I’ve spent more time this year than probably in any other thinking about lawyer productivity. One of the recent software developments has been improved time tracking. In fact, this software is not designed primarily for lawyers but seems to have come from the freelance, self-employed world of creative types. It can be a great tool for lawyers who are trying to figure out where their time goes. I wrote an article comparing three products in the October 2009 Law Technology News.
You can read the article, entitled Tech Turbulence: Lost in Time, here (local copy) where I compare Chrometa, NesterSoft’s Worktime, and Black Hills Software’s TimeSprite. There are other similar products, all of which perform the same basic function. They start when your computer does, and they track every application you use. These are not security or monitoring tools, which might look at each keystroke you type.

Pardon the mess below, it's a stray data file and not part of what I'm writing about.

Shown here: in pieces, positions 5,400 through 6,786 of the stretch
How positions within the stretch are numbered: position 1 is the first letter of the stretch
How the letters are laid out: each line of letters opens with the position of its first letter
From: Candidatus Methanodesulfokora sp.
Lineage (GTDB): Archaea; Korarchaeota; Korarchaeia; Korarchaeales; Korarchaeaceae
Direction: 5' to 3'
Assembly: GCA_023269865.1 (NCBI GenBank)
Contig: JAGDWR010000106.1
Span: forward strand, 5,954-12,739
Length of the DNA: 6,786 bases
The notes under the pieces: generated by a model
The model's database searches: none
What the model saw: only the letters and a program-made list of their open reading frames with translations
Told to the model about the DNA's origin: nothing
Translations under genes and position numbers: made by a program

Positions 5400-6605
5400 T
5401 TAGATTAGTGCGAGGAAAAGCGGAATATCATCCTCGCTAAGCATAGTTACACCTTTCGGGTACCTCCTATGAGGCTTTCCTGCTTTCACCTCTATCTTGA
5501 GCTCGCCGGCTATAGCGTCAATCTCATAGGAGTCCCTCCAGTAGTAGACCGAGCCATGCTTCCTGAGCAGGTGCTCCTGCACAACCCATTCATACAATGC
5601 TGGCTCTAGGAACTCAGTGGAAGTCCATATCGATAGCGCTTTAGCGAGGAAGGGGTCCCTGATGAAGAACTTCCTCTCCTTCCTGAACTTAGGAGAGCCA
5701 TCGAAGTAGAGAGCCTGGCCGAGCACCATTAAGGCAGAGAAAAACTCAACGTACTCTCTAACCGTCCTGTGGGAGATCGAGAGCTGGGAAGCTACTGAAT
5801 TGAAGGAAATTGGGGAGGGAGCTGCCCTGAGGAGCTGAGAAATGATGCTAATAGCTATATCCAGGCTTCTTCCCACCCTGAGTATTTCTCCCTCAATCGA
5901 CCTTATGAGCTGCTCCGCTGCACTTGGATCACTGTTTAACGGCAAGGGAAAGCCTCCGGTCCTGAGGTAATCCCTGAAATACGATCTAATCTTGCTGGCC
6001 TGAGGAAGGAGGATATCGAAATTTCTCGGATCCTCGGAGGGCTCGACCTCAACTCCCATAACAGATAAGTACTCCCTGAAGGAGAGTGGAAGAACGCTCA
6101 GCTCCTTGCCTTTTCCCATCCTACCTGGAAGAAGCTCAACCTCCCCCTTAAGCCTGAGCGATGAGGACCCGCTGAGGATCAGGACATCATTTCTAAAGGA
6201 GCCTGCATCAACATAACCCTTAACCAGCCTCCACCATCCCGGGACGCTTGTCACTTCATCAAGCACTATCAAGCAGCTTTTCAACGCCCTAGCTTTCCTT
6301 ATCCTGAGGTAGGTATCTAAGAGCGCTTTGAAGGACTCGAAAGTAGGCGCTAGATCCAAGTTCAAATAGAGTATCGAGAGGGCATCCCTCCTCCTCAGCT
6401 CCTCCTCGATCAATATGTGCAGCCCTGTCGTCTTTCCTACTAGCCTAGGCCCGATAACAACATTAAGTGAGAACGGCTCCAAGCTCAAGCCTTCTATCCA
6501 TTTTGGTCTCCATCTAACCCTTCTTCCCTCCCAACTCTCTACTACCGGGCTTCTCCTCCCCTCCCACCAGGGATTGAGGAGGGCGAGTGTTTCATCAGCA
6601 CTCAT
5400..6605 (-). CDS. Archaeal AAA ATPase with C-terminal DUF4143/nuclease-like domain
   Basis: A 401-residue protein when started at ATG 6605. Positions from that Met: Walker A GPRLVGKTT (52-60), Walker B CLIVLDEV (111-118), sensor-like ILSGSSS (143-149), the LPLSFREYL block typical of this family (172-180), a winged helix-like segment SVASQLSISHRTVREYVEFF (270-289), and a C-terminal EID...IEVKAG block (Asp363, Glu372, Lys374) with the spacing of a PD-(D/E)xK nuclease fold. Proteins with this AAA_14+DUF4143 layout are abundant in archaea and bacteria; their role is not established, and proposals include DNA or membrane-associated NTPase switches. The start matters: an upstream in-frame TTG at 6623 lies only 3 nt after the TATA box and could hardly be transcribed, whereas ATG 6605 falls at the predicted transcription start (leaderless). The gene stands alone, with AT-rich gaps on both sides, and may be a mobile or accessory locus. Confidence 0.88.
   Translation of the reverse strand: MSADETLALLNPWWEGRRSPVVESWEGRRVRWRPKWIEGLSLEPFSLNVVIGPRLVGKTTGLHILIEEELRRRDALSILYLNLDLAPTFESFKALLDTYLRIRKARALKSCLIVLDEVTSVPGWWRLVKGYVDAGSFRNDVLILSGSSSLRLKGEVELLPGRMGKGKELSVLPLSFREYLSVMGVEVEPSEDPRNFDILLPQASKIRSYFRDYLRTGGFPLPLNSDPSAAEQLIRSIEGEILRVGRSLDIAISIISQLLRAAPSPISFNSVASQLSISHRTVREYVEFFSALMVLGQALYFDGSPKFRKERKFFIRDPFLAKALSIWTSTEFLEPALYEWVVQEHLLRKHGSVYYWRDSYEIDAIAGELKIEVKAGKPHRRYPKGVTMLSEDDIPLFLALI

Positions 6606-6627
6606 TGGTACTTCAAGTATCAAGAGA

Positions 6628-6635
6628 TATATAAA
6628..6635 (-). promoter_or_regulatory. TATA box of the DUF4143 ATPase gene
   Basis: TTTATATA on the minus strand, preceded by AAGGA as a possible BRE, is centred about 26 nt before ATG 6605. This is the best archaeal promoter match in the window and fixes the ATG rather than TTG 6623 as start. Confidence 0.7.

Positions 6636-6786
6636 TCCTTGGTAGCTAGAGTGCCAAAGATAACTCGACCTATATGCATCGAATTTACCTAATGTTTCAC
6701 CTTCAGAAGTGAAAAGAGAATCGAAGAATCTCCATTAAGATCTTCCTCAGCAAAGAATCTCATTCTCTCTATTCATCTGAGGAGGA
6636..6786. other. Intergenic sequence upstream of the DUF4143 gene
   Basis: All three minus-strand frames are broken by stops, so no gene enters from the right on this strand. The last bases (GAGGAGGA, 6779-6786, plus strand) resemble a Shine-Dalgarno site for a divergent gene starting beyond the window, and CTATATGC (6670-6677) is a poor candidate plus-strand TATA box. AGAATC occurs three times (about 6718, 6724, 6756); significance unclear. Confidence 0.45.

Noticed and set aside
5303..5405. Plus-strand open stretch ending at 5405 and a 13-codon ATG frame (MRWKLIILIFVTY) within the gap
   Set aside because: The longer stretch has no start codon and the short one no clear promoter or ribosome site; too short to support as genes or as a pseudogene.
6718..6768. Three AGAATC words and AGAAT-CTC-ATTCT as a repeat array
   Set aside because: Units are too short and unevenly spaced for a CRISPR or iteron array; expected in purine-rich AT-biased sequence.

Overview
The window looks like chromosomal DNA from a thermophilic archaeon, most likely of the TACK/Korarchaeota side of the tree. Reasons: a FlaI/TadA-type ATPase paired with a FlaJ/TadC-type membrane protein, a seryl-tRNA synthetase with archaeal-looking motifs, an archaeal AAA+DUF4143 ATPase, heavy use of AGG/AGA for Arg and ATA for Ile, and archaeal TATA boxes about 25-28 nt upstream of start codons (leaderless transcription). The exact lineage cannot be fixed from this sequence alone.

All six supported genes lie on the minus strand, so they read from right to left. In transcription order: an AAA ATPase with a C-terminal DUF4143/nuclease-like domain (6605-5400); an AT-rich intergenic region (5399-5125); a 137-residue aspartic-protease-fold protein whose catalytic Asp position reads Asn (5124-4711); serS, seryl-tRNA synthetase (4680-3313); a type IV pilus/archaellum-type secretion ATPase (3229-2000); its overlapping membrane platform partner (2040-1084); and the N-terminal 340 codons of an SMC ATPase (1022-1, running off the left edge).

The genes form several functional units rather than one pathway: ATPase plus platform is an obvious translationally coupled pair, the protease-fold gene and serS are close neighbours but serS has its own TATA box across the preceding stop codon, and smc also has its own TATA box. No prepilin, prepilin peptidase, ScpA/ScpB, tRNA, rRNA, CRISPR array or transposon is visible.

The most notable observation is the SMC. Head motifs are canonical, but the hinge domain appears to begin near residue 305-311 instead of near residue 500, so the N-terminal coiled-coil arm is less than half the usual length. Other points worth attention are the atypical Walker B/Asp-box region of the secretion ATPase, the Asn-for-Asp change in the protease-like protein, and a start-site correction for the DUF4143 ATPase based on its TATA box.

It was interesting to see the different features each developer valued or thought a user would want. Chrometa was buggy when I installed it but the customer support team was very responsive – even without knowing I was evaluating it for the article – and an update was soon released to fix the problem.
From a productivity standpoint, it would seem to me that any knowledge worker – lawyer, paralegal, librarian, developer – or creative type could benefit from using one of these applications even temporarily. After a few weeks, patterns might emerge that show you where you can make productivity gains by shifting how and when you do certain work.